Earn more, move up

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The most important thing young women entering the labor force can do for themselves is ask for what they really want-what they really need, according to “Earn More, Move Up,” a book published last year by a Twin Cities-based “action tank,” the Center for Economic Progress.

“We can and we will take closure of the pay gap from an elusive dream to a commonplace reality,” said economist Jennifer Keil, Ph.D., the Hamline University associate professor who is the book’s editor. “We can and we must succeed-for our neighbors, for our families and for ourselves.”

According to Keil, the book brings together groundbreaking research by 12 experts who studied a variety of factors that influence why women earn less than men over the course of their careers. “It is a nice collaboration of ideas,” she said.

“Earn More, Move Up” is available at Amazon Bookstore Cooperative, 4755 Chicago Ave. S., Minneapolis, or by emailing jtroutlowen@gmail.com

Knowledge is power

Keil, who teaches undergraduate management and economics classes, said that some of her female students aren’t aware of the wage gap. “Some young women come into my class and don’t know that this type of gap even exists,” she said. “Young students haven’t experienced a pay differential yet so the women are as surprised as I was years ago when I was in school.”

Once Keil has talked about the wage gap, she feels a responsibility to help students examine it. “Once we inform students of the wage gap, it is up to us to … give them a way to help solve the problem,” she said. “We have to be creative in how we talk about this issue and find new ways to look at it.”

Although “Earn More, Move Up” might be of interest to anyone curious about the gender pay differential, it is an especially important read for women who are new to the labor force or who are preparing to re-enter the job market after taking time off. “And young men who will be working with women early in their careers, or who find themselves working for a female manager, will be better coworkers and better managers by understanding how the topics in the book impact women,” Keil said.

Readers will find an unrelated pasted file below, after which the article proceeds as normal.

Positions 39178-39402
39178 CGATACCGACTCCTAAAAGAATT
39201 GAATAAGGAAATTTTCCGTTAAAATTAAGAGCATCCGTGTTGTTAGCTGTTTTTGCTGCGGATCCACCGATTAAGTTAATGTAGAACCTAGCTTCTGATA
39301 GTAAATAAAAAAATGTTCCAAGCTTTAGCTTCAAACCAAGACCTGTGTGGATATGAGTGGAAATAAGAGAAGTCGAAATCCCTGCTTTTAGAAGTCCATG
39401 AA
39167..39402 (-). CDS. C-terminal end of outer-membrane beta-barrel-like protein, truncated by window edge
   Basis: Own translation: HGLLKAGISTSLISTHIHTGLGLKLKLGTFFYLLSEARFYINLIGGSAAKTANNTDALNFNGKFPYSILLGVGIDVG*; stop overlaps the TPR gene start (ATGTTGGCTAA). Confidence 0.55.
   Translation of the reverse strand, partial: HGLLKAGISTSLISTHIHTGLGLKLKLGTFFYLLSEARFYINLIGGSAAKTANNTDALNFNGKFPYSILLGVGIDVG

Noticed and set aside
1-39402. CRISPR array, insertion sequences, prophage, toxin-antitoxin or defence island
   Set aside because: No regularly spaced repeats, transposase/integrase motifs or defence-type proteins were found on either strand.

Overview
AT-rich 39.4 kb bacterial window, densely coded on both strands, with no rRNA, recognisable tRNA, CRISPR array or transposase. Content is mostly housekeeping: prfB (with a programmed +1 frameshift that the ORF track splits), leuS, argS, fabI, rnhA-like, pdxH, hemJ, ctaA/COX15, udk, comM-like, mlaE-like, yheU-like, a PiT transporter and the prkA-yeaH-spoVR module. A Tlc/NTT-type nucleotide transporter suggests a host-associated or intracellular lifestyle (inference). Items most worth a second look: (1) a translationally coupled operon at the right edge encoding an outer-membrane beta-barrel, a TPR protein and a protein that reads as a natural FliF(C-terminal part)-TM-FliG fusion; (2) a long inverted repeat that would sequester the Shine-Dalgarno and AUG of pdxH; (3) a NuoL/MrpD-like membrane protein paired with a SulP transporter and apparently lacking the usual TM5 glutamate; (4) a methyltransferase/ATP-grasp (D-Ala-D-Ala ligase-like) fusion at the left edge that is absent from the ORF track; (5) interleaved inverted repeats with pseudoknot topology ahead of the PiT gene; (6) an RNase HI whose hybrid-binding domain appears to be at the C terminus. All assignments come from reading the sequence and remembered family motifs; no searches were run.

Risk taking, communication skills, women’s labor market choices and how people played together when they were young are all topics discussed in the book, which doesn’t pretend to have all the answers. “Good research should bring up … more good questions,” Keil said. “We’re not expecting to solve this problem. We just want to move the conversation along.”

Collaboration and competition

According to one of the book’s contributors, Lori Charron, Ph.D., professor of communication studies at Concordia University in St. Paul, that conversation includes a look at how men and women communicate and how they compete. “From playpen to schoolyard, our days as children were filled with time to play, create, compete and make believe,” Charron wrote. “Some of us spent time playing house … and telling secrets to our best friend. Others played cops and robbers … king of the hill.”

When we seek to understand these differences we can finally begin to put together the wage-gap puzzle. “Research suggests that a boy’s learning style is competitive and a girl’s is collaborative,” Charron explained. “Maybe women … know they could make more money in some jobs but also know they wouldn’t enjoy competing for it as much as their male rivals. They realize … in life there’s a lot more at stake than money.”

That mentality is one of the pieces of research that grabbed Keil’s attention. “I’m curious about the opt-out phenomenon where women with college and graduate degrees decide to leave the labor force and, oftentimes, never re-enter,” she said. “I’m interested in helping educate women about the full impact of their decision to leave the labor force. I’m also interested in helping companies recruit these women back to work.”

A chapter written by Keil and Karine S. Moe, Ph.D., professor of economics at Macalester College, looks at the trend of married women with professional degrees choosing to stay at home to raise children. They point out that in 2002, 62 percent worked full time; just two years later, the number had dropped to 53 percent. “This is just one example of the brain drain that occurs when highly educated women opt out of the labor force,” they wrote.

Pieces of a puzzle

Contributors to this book hope to organize the pieces of this puzzle in a way that will benefit young women as they begin their own journey. “We did not want to write a book telling young women they are doomed before they even begin,” Keil said. “Rather, have them recognize the differences and use them to their advantage.

“If we have accomplished nothing else, we hope that each chapter encourages people to keep working with all the pieces so we can finally close the gap,” she said. “We believe that even the most difficult puzzle can be solved if enough people are willing to see it through.”

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